A new study has found that some commonly consumed beverages contained levels of toxic metals that exceed federal drinking water standards. In fact, five of the 60 beverages tested contained levels of a toxic metal above federal drinking water standards. Two mixed juices had levels of arsenic above the 10 microgram/liter standard. A cranberry juice, a mixed carrot and fruit juice and an oat milk each had levels of cadmium exceeding the 3 parts per billion standard.
The sampled beverages, which included those commonly found in grocery stores – single and mixed fruit juices, plant-based milks, sodas, and teas – were measured for 25 different toxic metals and trace elements. Mixed-fruit juices and plant-based milks (such as oat and almond) contained elevated concentrations of toxic metals more often than other drinks.
What heavy metals were found in popular drinks?
Seven of the 25 elements exceeded drinking water standards in some of the drinks, including nickel, manganese, boron, cadmium, strontium, arsenic, and selenium. While lead was detected in more than 93% of the 60 samples, most contained very low levels, below 1 part per billion. The highest level (6.3 micrograms/kg ) was found in a lime sports drink, though that level is below both the US Environmental Protection Agency (EPA) and the World Health Organization (WHO) standards for drinking water.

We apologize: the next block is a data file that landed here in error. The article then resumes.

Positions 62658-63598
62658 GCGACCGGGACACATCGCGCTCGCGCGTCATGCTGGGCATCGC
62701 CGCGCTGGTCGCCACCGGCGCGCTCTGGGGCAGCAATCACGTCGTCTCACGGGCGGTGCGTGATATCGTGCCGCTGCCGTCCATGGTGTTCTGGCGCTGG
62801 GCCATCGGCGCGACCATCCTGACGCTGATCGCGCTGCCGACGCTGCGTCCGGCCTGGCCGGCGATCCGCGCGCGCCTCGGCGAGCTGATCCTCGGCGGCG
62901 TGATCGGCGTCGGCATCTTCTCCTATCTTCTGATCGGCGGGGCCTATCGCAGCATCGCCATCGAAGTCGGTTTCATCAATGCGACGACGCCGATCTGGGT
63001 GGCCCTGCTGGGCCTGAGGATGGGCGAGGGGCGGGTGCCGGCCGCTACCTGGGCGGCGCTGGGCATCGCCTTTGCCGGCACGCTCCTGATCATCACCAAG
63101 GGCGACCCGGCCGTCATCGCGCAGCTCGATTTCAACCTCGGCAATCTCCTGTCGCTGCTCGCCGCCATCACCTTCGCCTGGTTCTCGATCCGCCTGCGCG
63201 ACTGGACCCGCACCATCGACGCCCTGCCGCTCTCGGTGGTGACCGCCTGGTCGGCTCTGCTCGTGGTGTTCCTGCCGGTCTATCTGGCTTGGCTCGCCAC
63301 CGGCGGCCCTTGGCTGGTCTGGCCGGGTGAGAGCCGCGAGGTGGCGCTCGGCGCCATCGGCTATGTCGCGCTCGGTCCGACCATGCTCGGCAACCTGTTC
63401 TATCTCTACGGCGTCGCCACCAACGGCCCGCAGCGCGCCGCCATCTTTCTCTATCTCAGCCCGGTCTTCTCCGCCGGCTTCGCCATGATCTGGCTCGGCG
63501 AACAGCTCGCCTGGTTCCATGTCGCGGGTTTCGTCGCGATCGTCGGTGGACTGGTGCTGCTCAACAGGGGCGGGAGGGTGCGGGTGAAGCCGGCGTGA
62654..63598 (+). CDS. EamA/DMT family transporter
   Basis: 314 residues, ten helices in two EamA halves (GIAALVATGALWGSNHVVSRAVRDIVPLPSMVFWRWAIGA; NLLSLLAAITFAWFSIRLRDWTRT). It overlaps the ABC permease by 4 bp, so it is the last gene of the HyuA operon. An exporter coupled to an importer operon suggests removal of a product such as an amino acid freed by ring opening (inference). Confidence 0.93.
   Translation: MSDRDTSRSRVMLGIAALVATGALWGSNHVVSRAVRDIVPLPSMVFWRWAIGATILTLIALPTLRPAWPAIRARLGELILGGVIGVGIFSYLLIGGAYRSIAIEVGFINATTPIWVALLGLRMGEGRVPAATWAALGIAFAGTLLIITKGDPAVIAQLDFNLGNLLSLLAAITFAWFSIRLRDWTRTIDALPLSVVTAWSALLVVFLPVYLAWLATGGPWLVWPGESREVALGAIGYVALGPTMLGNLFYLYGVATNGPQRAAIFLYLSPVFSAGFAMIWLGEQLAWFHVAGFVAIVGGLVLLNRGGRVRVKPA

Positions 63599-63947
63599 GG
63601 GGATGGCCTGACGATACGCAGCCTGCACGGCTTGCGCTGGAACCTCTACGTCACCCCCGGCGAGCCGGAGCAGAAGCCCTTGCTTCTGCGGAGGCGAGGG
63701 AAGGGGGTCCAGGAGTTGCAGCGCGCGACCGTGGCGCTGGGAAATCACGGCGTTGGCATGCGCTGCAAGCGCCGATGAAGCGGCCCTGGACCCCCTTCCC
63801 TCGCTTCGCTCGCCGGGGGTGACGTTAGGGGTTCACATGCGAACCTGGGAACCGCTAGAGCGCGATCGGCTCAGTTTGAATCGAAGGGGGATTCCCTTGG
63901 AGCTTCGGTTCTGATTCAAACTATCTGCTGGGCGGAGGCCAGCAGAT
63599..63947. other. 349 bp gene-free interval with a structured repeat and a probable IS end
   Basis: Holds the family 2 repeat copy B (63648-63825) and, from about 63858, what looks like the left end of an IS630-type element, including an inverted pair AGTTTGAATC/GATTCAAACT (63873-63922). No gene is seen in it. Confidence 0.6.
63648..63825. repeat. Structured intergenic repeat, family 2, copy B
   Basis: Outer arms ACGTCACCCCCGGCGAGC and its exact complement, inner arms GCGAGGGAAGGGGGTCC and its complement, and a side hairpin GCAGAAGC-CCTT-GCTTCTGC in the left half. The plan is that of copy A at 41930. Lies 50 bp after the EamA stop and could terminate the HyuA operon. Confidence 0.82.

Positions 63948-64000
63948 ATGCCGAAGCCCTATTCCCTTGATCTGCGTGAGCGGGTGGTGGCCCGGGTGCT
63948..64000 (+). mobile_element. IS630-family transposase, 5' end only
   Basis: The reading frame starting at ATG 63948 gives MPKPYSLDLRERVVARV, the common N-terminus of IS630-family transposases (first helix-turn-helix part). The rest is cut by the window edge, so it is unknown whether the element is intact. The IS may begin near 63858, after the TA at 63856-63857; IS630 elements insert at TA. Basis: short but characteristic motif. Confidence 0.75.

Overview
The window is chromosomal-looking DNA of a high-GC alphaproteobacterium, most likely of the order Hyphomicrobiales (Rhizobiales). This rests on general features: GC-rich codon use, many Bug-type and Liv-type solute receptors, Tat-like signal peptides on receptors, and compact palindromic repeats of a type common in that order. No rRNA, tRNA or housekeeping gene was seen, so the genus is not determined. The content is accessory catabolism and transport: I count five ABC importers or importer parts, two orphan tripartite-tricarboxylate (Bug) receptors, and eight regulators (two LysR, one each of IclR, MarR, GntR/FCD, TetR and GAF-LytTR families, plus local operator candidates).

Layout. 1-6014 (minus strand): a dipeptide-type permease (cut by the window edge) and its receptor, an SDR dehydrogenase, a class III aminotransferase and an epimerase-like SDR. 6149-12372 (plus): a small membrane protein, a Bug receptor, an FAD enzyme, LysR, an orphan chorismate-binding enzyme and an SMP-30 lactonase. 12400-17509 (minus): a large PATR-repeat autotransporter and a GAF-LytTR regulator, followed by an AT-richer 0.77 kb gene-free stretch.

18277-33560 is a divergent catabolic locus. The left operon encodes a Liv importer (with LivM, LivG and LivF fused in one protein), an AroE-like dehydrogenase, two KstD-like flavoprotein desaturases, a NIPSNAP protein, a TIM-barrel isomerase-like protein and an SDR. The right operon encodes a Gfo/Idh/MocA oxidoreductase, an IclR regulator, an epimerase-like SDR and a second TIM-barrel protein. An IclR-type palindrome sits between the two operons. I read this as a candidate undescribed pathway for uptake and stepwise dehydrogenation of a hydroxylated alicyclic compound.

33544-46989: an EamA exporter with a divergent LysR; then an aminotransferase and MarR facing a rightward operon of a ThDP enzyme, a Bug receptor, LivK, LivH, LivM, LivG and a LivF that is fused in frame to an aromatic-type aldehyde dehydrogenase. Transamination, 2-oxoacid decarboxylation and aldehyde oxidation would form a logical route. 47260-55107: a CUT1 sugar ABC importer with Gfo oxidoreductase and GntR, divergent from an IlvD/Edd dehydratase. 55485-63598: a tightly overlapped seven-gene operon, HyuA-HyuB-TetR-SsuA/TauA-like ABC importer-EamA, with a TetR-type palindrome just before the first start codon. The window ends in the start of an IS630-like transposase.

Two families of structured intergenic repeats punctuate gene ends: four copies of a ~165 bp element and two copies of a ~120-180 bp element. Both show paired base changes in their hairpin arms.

Arsenic, lead, and cadmium are known carcinogens and well established to cause internal organ damage and cognitive harm in children especially during early brain development. Minimize the amount of these drinks you consume–and avoid giving them to infants and children.
Journal reference: Tewodros, R.G., et al. Toxic metals and essential elements contents in commercially available fruit juices and other non-alcoholic beverages from the United States. Journal of Food Composition and Analysis, Volume 119, June 2023, 105230.